The method of the invention may particularly comprise the above mentioned steps in the following order:

(i) providing a green body of the monolithic dental restoration precursor;

(ii) soaking the green body with a coloring liquid;

(iii) drying the green body soaked with the coloring liquid;

(iv) sintering the green body soaked with the coloring liquid to form the dental restoration precursor;

(v) optionally polishing the dental restoration precursor; and

(vi) firing the optionally polished dental restoration precursor.

Each of the method steps is based on a starting product and results in an end product. By performing the method steps in the order as specified above the end product of each step (i), (ii), (iii), (iv) and (v) forms the starting product for the steps (ii), (iii), (iv), (v) and (vi) respectively. In case the polishing step is omitted, the end product of the step (iv) forms the starting product of the step (vi).

In one embodiment method of the invention may particularly comprise the above mentioned steps in the following order:

(i) providing a green body of the monolithic dental restoration precursor;

(ii) sintering the green body to form the dental restoration precursor;

(iii) optionally polishing the dental restoration precursor; and

(iv) firing the optionally polished dental restoration precursor.

In this embodiment the green body may have the desired color or coloring (for example a color gradation). Again by performing the method steps in the order as specified the end product of each step (i), (ii) and (iii) forms the starting product for the steps (ii), (iii) and (iv), respectively. In case the polishing step is omitted, the end product of the step (ii) forms the starting product of the step (iv).

Generally, the method of the invention comprises a firing step which is performed on an already substantially fully dense (relative density >98%) zirconia material (the dental restoration precursor). It has been found that the firing of such dense material causes the color of the zirconia material to slightly change. In particular, the sintering of such dense material causes the appearance to change toward an appearance that is normally expected only from dental restorations having a glazing, although the dental restoration of the present invention does not have any glazing. In this respect a glazing is regarded as a coating made of a glass material.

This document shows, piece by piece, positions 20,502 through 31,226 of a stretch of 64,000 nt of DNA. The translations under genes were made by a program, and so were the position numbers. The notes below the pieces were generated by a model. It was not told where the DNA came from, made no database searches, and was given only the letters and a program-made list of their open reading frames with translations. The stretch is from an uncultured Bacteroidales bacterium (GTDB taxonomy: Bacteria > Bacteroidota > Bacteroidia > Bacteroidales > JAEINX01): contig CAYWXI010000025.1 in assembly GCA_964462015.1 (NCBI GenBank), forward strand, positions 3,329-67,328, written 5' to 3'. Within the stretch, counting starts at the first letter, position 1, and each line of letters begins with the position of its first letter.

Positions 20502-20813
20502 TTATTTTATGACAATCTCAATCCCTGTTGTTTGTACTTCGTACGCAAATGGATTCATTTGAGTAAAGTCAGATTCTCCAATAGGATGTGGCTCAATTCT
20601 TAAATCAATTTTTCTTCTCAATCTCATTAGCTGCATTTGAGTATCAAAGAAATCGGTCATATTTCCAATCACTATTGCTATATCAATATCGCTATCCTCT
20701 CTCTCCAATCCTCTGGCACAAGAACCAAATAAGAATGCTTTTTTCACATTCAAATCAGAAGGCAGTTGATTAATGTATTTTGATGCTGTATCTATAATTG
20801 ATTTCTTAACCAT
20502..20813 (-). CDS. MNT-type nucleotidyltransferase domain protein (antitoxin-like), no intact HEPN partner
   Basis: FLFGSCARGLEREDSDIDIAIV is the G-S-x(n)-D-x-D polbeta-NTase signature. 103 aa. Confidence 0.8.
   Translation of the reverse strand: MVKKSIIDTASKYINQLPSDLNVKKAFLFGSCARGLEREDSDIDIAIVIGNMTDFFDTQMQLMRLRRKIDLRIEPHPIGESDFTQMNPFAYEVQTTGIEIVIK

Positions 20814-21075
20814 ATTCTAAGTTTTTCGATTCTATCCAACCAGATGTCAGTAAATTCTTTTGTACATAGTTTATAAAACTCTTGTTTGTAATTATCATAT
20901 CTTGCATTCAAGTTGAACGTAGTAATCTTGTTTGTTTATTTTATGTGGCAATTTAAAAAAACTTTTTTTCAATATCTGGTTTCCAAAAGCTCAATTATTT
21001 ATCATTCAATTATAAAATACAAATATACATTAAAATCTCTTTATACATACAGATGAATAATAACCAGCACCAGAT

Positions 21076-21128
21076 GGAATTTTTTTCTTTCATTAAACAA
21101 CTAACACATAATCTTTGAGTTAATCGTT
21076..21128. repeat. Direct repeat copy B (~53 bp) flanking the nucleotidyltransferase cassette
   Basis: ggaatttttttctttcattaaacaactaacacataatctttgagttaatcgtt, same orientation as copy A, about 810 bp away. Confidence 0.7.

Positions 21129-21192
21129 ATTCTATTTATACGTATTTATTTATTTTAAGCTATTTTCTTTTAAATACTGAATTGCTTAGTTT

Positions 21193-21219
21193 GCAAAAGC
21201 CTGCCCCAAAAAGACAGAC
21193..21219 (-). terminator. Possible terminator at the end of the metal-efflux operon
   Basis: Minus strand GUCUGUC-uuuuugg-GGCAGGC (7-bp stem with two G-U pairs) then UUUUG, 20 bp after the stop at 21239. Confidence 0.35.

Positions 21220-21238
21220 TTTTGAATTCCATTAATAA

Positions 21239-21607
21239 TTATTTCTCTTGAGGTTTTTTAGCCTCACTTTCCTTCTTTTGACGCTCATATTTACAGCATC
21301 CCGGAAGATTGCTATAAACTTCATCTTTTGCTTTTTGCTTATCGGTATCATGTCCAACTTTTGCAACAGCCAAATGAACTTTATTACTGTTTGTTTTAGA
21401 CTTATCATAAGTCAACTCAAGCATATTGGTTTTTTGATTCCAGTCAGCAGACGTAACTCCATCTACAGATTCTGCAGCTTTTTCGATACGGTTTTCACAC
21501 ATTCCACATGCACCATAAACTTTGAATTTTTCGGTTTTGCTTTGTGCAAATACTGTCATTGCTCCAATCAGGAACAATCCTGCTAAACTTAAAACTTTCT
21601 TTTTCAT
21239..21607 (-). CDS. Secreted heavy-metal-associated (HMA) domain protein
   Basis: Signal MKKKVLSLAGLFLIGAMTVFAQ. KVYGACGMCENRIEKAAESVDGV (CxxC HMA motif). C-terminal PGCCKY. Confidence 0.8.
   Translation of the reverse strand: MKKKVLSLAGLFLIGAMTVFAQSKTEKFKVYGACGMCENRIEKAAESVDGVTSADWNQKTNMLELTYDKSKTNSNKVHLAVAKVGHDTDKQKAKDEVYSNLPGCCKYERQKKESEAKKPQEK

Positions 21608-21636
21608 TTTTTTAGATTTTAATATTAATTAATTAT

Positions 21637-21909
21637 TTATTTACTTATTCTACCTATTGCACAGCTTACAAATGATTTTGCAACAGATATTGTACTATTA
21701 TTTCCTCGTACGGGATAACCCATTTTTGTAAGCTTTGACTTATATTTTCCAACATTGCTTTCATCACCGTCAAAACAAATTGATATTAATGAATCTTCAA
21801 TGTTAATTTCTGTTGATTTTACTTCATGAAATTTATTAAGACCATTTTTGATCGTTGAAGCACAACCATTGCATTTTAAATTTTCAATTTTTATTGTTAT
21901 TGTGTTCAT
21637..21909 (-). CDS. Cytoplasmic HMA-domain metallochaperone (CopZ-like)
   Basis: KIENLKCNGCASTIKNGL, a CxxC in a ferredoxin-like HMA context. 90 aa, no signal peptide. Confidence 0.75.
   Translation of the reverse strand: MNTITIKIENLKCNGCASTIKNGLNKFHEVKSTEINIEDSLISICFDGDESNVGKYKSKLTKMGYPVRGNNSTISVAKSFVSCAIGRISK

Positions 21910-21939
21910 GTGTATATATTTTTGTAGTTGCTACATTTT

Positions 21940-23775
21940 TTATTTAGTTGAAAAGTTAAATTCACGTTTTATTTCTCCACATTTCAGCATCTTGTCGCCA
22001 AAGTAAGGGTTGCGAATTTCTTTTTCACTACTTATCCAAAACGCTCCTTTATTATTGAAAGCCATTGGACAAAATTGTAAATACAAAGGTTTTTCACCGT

Brief Description of the Figures

Fig. 1 shows a diagram illustrating the results of color measurements of Examples including an Example obtained by a method according to an embodiment of the invention. Examples

Six zirconia anterior crowns were milled from Lava™ Plus high translucency zirconia blocks (available from 3M Deutschland GmbH, #679670, multi XL block size). The crowns were removed from the holding device with a turbine handpiece and the area of the holding pins were smoothened with a P2500 grits grain sandpaper. The crowns were assorted into three groups of two crown each:

Group A: crowns for finishing by a glazing

Group B: crowns for finishing by only polishing

Group C: crowns for finishing by polishing and subsequently firing

The outer surfaces of the crowns of groups B and C were smoothened with the sandpaper (P2500 grits) for facilitating the polishing after sintering.

Coloring

All six crowns were soaked for two minutes with Lava™ Plus high translucency dyeing liquid A3 (available from 3M Deutschland GmbH, #515601), air-dried at room temperature 23°C and fired at 1450°C for 2 hours in a Lava™ Furnace 200 oven available from 3M Deutschland GmbH. Firing/Finishing

Comparative Example 1 :